While on a recent visit to Melbourne’s TT Motorcycles, I got my first look at the bike. It looks good in pictures but so much better in real life. This café racer has been built around a black, 750 Honda Four powerplant and has a commanding presence with its low and sleek lines. The black wheel hubs and rims make the red chassis and polished tank/tailpiece stand out – this is definitely going to turn heads on the road.
Brian suggested that as the bike had only done a handful of road miles, it would be a good idea to use the Honda Broadford Bike Bonanza as a racetrack ‘shakedown’.
Taking the bike for a spin around sunny Broadford was ideal to see how the new bike handled and iron out any bugs before it goes to its next home, in the winner’s garage!
I’m not the tallest throttle jockey in the world so the low seat height suits me perfectly. A café racer is built to blast around town so being able to reach the ground helps for the stopping and starting that traffic requires. The ride position is 100 per cent boy racer with the Clubman Ace ’bars stretching your weight forward over the Manx-style tank. Custom rearsets allow easy reach to the back brake and gear lever.
Even with oversized pistons taking engine capacity out to 836cc and a racier Yoshimura camshaft, the Honda is still smooth revving. At idle, the exhaust note from the handmade system does hint you are not on a standard 750cc. Once underway the engine growls through the revs. You can hear the induction noise as the 29mm Keihin smoothbore carburettors run no filters and breath straight from beneath your wedding tackle.
Running cleanly through the gears, the boys have got the ignition and carburetion balance close to the mark already so there were no complaints there. Braking from the rear caliper was strong. Up front, I found the stoppers required a fair amount of lever pressure to haul the big girl up in a hurry. In fairness, I had just stepped off the lightweight Irving Vincent with its excellent, oversized race brakes.
Once in the groove I got used to the brake and allowed myself a more realistic corner approach (I have to remind myself I’m not always racing) and it was fine.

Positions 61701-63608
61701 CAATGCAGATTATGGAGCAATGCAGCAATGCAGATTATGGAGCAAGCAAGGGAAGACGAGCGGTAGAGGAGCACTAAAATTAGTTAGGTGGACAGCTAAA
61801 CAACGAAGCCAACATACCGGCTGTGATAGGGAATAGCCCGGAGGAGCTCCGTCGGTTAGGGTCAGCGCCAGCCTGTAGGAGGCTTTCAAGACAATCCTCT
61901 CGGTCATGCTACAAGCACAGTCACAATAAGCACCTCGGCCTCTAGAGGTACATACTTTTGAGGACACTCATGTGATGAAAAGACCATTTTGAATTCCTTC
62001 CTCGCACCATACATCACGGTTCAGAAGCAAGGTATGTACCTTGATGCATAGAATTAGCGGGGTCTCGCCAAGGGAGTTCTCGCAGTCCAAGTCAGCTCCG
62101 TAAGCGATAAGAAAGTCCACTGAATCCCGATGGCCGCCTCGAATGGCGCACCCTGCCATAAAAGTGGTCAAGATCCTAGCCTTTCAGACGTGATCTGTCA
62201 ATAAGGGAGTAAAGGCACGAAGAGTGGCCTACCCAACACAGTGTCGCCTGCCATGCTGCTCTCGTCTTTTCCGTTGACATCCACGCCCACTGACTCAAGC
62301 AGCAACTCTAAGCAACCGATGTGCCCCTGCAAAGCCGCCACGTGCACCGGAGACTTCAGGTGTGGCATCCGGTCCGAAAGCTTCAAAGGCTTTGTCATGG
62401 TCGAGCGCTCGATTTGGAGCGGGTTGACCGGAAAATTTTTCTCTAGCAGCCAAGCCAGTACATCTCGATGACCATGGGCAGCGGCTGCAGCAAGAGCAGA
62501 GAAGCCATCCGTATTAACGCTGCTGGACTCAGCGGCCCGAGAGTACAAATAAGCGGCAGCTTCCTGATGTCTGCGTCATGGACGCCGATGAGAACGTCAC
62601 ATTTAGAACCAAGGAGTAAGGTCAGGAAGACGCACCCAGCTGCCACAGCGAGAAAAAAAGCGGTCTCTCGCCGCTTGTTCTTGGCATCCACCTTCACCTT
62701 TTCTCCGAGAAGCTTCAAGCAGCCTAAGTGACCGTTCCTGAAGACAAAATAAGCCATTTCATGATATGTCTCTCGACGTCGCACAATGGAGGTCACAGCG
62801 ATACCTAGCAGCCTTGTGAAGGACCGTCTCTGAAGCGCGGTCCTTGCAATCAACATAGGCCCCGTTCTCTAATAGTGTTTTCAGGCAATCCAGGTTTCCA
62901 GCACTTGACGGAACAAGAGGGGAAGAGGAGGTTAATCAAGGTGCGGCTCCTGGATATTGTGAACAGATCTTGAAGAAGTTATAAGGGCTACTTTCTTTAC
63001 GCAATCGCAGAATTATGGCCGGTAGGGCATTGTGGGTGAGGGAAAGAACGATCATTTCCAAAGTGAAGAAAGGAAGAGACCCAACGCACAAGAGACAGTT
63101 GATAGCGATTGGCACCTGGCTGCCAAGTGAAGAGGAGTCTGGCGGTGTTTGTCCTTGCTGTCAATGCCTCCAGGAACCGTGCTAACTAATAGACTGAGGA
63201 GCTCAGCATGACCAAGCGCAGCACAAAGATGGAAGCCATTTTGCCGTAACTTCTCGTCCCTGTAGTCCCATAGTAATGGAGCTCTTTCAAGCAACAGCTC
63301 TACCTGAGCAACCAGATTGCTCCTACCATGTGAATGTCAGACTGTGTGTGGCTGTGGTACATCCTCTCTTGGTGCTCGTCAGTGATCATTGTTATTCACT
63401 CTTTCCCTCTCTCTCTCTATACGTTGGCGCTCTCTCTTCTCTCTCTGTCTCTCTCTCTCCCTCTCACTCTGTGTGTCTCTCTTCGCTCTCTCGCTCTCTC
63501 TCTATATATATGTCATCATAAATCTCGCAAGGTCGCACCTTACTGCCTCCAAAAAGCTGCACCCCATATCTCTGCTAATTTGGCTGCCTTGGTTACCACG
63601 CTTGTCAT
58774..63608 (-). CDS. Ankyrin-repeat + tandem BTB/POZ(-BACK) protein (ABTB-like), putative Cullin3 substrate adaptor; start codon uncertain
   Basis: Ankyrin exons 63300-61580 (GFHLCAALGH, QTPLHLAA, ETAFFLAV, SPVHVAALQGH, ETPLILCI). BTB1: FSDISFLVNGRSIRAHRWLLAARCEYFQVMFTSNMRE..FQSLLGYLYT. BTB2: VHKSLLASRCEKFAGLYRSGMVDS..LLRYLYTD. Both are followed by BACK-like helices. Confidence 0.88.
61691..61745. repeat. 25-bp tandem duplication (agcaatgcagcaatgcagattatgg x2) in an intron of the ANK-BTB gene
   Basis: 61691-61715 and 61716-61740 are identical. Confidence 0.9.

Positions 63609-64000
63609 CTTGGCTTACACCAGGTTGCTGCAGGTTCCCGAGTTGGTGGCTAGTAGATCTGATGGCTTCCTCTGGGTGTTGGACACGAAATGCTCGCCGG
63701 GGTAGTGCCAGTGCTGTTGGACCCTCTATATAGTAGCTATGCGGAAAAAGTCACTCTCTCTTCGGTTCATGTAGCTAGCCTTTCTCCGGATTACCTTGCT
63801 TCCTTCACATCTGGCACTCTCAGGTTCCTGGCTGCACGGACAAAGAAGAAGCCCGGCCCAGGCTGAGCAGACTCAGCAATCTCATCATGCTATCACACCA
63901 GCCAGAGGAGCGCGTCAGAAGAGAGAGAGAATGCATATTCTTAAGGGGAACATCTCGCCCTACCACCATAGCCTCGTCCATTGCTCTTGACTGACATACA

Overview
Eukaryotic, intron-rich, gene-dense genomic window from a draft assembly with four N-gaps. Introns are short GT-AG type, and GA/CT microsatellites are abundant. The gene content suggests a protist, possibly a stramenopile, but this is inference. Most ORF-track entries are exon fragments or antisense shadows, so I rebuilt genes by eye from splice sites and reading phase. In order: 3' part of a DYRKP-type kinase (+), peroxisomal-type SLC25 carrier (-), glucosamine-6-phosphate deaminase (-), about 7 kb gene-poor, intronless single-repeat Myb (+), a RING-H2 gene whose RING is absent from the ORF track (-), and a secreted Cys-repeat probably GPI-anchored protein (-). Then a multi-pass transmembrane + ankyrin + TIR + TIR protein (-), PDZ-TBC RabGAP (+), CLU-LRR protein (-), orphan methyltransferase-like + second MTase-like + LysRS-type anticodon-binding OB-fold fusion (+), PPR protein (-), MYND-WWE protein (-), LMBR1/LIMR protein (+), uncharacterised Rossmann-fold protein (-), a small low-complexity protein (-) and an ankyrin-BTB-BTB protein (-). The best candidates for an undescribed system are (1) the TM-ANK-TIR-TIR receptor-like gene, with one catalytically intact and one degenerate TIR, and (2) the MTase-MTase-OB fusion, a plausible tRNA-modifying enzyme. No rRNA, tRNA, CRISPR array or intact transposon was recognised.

My only negative report for the boys back in the workshop concerned the fork. The initial fork travel is too firm, restricting the bike from riding the road the way it needs to. This doesn’t feel like a case of the fork springs being too hard or internal valving problems, but more a ‘stiction’ issue. For those of you that have never heard of this suspension term I will briefly explain. It’s basically the two words ‘stick’ and ‘friction’ put together to describe a suspension problem that can occur when the suspension movement is restricted from its normal, smooth motion. The most common cause is the fork not being perfectly straight due to the axle pinch bolts being tensioned in the wrong position or because of an over-tightened fork brace.
Whatever the issue was it should only be a minor one to resolve and then the bike will be ready to roll. I was happy to be the track test pilot and pleasantly surprised at how well this ground-up build worked considering it had only just been completed for the weekend.
It’s a solid build that rides well, while you could spend hours trying to inspect all the attention to detail spent on this café racer. I was riding around Broadford in a race suit but wishing I was in jeans and an open face. Thoughts of taking this bike for a run through the hills before parking up in front of a pub on a Sunday afternoon were on my mind. That beautifully polished fuel tank would shine in the sunlight as I sipped a cold beer.